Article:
After I was off the road, I walked into the Rite-Aid and asked to use one of their electrical outlets to charge my phone. I called my insurance agent and then my husband to sort everything out, and then stood there trying to cool off while I stared at the bars on my phone as they recharged. There was a cashier right at the front of the store, so I felt weird attempting to grab a magazine to fan myself. She never left the vicinity, so I had to just stand there and act normal. You know, like I wasn’t soaking through all of my clothes and wouldn’t rather just walk around with my arms and legs spread eagle to dry off faster, regardless of whether their security tapes might be replayed for a bit of customer humor. I did have dark jeans on that day, so if my legs were sweating it wasn’t as obvious. Nearly 2 hours later, the tow truck finally arrived to take me to my mechanic. Long story short, it ended up being the fuel pump that needed to be replaced, amongst other repairs that I had no idea I needed. I take good care of my car, so these random repairs came as a shock to me. The silver lining to this story is that I didn’t need my car for the next 10 days, so they were able to repair it in plenty of time to have it ready when I came home. A lovely friend saved the day and picked me up from the mechanic, took me to get my dog’s prescription eye drops, and then dropped me off at home.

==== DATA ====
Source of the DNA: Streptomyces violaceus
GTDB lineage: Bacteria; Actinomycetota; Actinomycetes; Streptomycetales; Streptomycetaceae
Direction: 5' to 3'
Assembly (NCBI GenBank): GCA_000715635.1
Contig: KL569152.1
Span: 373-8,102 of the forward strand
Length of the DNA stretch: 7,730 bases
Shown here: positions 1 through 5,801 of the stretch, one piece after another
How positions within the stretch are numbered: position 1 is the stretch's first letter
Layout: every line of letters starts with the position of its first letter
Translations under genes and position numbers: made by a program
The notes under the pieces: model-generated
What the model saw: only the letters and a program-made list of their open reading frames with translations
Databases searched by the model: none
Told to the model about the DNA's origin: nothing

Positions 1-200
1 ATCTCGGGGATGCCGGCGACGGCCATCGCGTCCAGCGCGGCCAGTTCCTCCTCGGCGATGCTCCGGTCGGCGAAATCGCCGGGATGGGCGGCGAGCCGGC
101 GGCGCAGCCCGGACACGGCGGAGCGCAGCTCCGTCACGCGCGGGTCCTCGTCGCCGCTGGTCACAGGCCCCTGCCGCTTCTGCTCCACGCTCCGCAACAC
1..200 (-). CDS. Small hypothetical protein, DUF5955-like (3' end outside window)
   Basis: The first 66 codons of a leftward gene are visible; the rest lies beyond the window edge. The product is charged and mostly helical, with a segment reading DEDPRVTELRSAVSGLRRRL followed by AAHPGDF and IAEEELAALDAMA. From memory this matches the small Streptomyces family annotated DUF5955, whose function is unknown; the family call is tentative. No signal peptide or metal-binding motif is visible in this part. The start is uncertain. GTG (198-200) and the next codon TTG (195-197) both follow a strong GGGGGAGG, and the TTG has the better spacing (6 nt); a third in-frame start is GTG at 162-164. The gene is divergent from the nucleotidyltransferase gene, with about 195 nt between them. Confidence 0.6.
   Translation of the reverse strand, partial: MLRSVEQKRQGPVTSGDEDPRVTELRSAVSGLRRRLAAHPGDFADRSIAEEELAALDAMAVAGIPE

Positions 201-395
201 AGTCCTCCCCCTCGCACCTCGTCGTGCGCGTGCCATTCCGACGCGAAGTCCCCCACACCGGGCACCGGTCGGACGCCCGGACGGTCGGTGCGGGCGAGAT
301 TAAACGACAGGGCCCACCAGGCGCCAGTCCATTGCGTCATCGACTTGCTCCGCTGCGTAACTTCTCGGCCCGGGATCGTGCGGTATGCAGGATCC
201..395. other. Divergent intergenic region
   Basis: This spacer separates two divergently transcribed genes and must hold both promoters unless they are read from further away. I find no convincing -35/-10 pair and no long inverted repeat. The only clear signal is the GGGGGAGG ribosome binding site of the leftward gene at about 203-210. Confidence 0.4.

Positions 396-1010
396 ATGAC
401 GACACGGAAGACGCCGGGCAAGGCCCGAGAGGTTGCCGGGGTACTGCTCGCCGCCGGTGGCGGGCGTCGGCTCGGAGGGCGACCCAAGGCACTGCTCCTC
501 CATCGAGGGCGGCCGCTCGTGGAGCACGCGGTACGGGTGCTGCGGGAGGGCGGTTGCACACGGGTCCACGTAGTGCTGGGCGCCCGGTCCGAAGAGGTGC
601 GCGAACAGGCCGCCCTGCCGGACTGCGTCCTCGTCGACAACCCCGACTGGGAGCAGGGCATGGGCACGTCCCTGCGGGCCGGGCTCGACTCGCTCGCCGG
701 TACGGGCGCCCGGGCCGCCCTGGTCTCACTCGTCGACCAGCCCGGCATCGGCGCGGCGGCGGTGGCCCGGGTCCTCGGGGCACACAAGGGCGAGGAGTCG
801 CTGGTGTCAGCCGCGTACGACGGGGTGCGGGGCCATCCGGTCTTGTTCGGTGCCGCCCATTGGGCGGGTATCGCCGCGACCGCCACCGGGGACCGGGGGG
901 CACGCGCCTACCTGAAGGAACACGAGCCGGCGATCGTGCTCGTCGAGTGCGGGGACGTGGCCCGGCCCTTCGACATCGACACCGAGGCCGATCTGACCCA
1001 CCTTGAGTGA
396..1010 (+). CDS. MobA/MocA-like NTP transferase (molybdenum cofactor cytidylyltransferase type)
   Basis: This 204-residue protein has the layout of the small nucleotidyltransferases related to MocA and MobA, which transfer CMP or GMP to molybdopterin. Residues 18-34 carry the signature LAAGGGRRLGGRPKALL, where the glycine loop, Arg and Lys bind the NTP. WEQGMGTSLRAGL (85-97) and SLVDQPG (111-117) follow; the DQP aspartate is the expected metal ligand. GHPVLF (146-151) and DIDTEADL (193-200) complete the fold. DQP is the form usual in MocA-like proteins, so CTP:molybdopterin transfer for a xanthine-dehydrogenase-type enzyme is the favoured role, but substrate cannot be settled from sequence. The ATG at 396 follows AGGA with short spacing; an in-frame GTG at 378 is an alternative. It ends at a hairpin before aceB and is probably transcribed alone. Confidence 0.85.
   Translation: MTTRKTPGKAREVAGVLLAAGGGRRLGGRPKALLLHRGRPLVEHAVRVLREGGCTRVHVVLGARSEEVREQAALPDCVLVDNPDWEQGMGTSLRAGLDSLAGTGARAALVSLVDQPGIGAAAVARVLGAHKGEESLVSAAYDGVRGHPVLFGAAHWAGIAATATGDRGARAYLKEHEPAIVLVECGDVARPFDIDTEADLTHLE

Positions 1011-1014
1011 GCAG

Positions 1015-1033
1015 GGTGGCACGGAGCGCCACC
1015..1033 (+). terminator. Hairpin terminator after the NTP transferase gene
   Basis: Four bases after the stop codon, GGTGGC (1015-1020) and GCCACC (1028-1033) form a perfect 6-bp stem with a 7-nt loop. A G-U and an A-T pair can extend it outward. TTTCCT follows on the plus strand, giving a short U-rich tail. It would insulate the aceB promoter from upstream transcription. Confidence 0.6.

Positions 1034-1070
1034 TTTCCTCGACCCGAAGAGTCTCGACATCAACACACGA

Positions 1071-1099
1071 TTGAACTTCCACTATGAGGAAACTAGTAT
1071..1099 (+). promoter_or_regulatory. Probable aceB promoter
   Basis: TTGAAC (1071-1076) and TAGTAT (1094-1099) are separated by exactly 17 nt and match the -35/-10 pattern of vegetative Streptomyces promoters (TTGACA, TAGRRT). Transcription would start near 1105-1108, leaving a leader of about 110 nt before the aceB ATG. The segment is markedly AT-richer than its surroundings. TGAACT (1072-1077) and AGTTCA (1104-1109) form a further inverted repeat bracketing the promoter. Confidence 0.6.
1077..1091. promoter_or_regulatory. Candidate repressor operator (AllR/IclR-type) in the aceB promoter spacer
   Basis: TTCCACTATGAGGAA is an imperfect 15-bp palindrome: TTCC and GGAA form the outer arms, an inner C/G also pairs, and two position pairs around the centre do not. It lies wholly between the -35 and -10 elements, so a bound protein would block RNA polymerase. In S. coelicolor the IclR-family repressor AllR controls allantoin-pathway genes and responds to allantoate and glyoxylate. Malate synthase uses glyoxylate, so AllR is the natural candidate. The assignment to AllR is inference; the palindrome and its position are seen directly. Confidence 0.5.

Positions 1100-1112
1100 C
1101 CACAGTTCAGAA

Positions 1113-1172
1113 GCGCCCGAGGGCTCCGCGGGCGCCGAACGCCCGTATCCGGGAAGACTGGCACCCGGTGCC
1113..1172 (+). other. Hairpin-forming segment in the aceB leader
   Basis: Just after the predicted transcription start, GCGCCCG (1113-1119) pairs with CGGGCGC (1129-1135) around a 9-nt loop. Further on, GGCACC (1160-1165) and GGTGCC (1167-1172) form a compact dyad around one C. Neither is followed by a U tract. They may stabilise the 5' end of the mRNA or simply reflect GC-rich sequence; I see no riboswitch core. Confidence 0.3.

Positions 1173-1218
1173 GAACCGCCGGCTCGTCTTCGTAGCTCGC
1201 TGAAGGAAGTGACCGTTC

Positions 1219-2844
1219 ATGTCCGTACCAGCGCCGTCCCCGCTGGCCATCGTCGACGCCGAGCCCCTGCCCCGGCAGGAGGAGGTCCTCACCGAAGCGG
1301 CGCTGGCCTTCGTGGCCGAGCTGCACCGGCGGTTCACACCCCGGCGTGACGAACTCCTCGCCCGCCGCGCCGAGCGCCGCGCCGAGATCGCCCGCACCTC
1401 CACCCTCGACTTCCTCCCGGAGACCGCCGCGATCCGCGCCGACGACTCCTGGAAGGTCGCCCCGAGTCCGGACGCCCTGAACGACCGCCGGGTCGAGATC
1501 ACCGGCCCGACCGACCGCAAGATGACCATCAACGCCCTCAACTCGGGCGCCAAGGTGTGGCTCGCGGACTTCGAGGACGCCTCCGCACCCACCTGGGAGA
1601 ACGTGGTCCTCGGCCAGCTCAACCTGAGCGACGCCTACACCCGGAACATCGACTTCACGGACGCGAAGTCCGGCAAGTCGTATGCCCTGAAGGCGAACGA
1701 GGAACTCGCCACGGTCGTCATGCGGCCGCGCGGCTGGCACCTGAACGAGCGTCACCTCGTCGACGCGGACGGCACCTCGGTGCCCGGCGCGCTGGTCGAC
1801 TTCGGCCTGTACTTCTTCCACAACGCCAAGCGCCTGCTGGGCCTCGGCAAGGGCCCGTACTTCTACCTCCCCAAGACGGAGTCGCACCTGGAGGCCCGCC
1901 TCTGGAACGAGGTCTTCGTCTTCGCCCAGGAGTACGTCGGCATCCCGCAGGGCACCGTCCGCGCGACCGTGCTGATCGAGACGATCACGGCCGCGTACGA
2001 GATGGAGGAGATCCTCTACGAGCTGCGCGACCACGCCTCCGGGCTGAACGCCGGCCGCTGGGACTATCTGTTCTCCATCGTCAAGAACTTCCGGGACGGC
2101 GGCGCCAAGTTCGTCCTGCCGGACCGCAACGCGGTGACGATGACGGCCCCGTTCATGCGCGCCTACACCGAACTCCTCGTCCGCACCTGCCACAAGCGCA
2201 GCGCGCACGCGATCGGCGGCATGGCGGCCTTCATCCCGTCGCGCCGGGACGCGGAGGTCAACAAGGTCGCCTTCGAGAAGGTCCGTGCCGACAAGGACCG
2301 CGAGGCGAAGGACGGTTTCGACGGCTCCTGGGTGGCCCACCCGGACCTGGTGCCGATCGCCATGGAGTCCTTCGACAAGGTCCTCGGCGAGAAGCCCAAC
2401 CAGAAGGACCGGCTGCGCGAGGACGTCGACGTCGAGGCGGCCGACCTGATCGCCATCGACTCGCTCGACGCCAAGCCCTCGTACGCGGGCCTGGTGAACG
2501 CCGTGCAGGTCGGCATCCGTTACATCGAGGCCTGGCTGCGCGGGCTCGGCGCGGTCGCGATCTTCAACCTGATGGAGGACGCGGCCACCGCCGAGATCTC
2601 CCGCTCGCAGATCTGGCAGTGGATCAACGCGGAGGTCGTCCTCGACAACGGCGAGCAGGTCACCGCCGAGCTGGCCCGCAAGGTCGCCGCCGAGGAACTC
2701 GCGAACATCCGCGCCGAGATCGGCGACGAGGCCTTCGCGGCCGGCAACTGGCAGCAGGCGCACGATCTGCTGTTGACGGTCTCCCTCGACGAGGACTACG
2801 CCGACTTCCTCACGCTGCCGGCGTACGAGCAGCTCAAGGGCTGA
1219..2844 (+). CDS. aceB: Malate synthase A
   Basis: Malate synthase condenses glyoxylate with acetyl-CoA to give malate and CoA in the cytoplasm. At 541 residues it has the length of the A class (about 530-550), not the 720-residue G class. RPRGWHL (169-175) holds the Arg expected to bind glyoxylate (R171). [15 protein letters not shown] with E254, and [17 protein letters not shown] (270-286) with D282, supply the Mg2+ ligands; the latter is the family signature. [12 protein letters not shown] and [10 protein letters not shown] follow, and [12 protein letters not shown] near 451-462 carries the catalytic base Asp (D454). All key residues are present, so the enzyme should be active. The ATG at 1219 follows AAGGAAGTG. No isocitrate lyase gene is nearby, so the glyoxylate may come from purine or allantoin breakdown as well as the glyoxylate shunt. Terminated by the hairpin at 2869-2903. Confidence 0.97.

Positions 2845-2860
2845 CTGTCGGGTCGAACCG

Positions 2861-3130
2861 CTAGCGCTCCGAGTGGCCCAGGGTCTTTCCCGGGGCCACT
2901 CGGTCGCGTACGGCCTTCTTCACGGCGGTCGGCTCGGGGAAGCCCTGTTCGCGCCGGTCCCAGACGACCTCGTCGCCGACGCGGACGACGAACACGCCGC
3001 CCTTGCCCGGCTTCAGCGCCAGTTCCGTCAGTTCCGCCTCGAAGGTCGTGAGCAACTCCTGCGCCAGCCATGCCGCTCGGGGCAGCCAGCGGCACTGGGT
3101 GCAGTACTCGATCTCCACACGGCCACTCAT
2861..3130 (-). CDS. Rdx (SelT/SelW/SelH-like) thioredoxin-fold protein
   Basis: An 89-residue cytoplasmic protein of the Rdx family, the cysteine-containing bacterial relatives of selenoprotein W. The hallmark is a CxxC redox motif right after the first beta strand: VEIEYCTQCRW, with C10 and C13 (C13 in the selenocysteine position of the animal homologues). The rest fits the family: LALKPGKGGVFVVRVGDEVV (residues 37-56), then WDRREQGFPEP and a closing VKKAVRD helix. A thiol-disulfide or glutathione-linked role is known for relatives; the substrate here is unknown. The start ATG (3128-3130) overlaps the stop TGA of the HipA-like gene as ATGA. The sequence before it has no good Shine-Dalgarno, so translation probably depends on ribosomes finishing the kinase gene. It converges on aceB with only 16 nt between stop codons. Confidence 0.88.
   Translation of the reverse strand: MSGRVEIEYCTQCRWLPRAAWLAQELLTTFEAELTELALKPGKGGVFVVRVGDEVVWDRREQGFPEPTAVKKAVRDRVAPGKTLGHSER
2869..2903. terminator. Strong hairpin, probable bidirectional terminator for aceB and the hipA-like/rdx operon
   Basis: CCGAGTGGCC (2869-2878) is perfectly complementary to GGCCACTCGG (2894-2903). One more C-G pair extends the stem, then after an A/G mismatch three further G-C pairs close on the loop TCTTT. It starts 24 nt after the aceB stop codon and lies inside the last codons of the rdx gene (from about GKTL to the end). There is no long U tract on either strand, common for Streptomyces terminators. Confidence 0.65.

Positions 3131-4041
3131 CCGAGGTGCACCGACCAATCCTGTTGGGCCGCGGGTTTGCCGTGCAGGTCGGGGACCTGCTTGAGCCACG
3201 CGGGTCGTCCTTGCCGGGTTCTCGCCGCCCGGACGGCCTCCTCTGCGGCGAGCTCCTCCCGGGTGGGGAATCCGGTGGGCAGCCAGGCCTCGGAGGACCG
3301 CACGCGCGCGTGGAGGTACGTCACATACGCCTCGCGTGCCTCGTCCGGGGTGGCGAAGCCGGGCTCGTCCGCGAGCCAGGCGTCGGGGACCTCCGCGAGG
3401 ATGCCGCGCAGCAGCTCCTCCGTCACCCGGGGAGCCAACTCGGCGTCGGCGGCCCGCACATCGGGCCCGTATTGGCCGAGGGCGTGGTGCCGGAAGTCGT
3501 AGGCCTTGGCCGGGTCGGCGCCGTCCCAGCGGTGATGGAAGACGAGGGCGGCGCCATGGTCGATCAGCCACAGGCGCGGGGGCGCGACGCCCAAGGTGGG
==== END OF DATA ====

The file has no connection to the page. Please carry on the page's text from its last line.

By the time I got home, I looked terrible. I had spent all this time getting ready, blow drying my hair, straightening my hair, etc. only to have the sleek look get all wavy and frizzy again because of my stupid sweating and major trigger event with my car. I had to change clothes first thing since I felt so gross, and then I donned a ponytail to get the ringlets of curls off of my neck. Mind you, it was only about 54 degrees that morning, but I might as well have been in the desert. My hyperhidrosis, combined with my Highly Sensitive Person (HSP) trait, really does a number on me when it comes to events happening in my life. Hyperhidrosis involves an overactive sympathetic nervous system, and HSPs are described as “having a sensitive nervous system, are aware of subtleties in their surroundings, and are more easily overwhelmed when in a highly stimulating environment.” Needless to say, by the time I got home I was ready for a nap. It took me awhile to calm down both mentally and physically and return to  a sense of homeostasis.

This week I will be going shopping for a new car. I can’t afford all of the additional repairs, but more importantly, I no longer feel safe driving my car. So now I get to worry about what the weather will be like when I’m walking around the car dealerships, putting my sweaty hands all over the steering wheels in the cars I might test drive (I have a sueded fabric steering wheel cover in my car to account for this), shaking hands with the salespeople, and signing paperwork when I buy something. I will not be test driving any cars with leather interior. Leather is the devil. It doesn’t breathe very well, it’s hot in the summer and cold in the winter, and it actually makes me feel like I’m sweating on the backs of my legs even when I’m not. So forget that!